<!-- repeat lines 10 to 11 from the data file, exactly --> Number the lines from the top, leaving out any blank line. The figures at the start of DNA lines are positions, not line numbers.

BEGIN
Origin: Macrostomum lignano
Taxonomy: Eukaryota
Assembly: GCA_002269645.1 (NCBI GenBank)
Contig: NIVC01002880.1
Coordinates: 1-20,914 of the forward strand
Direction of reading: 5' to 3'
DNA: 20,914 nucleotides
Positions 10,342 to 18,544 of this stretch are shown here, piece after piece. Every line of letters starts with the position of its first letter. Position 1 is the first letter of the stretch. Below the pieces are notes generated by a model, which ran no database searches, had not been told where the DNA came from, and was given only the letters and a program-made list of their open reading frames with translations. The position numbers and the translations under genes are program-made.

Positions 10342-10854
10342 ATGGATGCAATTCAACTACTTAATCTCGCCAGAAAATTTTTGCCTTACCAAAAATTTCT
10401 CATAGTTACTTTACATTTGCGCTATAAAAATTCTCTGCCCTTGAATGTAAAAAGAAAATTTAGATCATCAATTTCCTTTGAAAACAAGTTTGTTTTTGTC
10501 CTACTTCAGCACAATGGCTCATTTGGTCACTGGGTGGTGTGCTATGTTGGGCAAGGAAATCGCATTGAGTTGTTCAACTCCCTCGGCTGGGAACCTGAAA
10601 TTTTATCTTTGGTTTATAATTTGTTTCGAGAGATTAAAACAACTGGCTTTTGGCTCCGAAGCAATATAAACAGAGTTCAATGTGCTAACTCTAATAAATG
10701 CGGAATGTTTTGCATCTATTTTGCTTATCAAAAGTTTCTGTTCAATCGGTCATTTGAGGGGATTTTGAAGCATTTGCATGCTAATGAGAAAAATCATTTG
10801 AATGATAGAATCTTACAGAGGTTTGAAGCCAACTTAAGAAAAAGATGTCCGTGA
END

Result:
10342 ATGGATGCAATTCAACTACTTAATCTCGCCAGAAAATTTTTGCCTTACCAAAAATTTCT
10401 CATAGTTACTTTACATTTGCGCTATAAAAATTCTCTGCCCTTGAATGTAAAAAGAAAATTTAGATCATCAATTTCCTTTGAAAACAAGTTTGTTTTTGTC